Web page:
Newsletter: Essential: L.A. is slow to embrace bike sharing

Riders can use their Metro fare cards to unlock a bicycle from the docking stations
Riders can use their Metro fare cards to unlock a bicycle from the docking stations.
(Mel Melcon / Los Angeles Times)

Good morning. It is Friday, Oct. 14. Is the world’s most Instagrammable billboard coming to Sunset Boulevard? Here’s what else is happening in the Golden State:


Slow to catch on

Angelenos have been slow to embrace Metro’s bike-share program. Similar programs in Chicago and New York were a lot more popular during the first three months of operation. “For every city, you need to look at what the culture is, what the infrastructure is, and what the political and community dynamic is,” said Laura Cornejo, a Metro deputy executive officer. Los Angeles Times


Pushing a boat

Rep. Duncan Hunter (R-Alpine) is pushing the U.S. Coast Guard to purchase or lease a vessel owned by one of his top campaign contributors. But the Coast Guard says the polar ice-breaking ship doesn’t meet its needs. Los Angeles Times

Blue heaven

The Dodgers are going to Chicago. After scoring four runs in a marathon seventh inning, then holding on with an unexpected appearance by ace pitcher Clayton Kershaw at the end of the game, the team defeated the Washington Nationals, 4-3, and won their division series. They’ll face the Cubs in Chicago on Saturday. Los Angeles Times



What campaign? Former L.A. City Councilman Richard Alarcon shocked many when he announced he would run for Congress against Rep. Tony Cardenas, his one-time colleague on the city council. But is he really running? He’s raised $29 and says he’s not actively campaigning. Los Angeles Times

Downtown sale: Billionaire Ron Burkle just sold his downtown penthouse for $2.5 million. That’s among the highest prices ever paid per square foot for a residential unit in the Historic Core. Los Angeles Times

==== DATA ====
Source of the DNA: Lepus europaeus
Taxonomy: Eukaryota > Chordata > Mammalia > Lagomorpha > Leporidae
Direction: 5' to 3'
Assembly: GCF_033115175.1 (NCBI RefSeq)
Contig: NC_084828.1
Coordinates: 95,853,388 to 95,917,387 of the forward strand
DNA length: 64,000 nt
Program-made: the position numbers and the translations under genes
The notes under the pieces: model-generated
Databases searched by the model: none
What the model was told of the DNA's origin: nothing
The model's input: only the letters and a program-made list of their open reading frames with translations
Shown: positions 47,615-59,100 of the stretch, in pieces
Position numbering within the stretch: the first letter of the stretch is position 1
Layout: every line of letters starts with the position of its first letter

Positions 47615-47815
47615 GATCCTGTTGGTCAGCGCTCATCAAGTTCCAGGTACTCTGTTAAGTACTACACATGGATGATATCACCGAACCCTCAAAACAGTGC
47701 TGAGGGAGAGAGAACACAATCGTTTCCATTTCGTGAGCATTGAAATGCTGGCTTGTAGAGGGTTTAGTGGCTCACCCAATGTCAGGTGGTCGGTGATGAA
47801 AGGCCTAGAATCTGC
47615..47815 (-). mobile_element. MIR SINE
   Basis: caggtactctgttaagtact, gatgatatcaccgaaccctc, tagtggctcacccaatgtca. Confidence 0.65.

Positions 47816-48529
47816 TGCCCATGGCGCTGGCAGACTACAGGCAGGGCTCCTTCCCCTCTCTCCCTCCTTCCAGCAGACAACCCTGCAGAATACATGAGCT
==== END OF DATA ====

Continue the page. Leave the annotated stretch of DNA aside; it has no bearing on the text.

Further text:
He’s with her: Univision Communications chairman Haim Saban has spent $10 million (so far) to get Hillary Clinton elected president. He kicks off this interview with an anecdote about Bill Clinton and private jets. Bloomberg

On federal land: Din Kossova, an Albanian immigrant, built a monument and dedicated the tower to President Woodrow Wilson. Kossova didn’t realize it, but he built the structure in Joshua Tree National Park. Now, a federal judge is fining him $9,000 and allowing the feds to tear down the monument. Desert Sun

Dangerous roadway: A new analysis finds Highway 99 in the Central Valley is the deadliest major highway in the country. The highway experienced 264 fatal accidents between 2011 and 2015. Sacramento Bee



Investigating the police: The L.A. County district attorney’s office has reviewed more than 1,300 police shootings since 2000. Why haven’t any officers been charged? LA Weekly

Lawyering up: NBC’s Billy Bush has hired one of Los Angeles’ “fiercest and most well-respected” attorneys. The move suggests Bush may sue over his pending exit from the network. Is this a sign of what may be the legal strategy? “If Billy had been passive or responded ‘Shut the … up’ to Trump, Billy would have been out of a job the next day,” Marshall Grossman said. Hollywood Reporter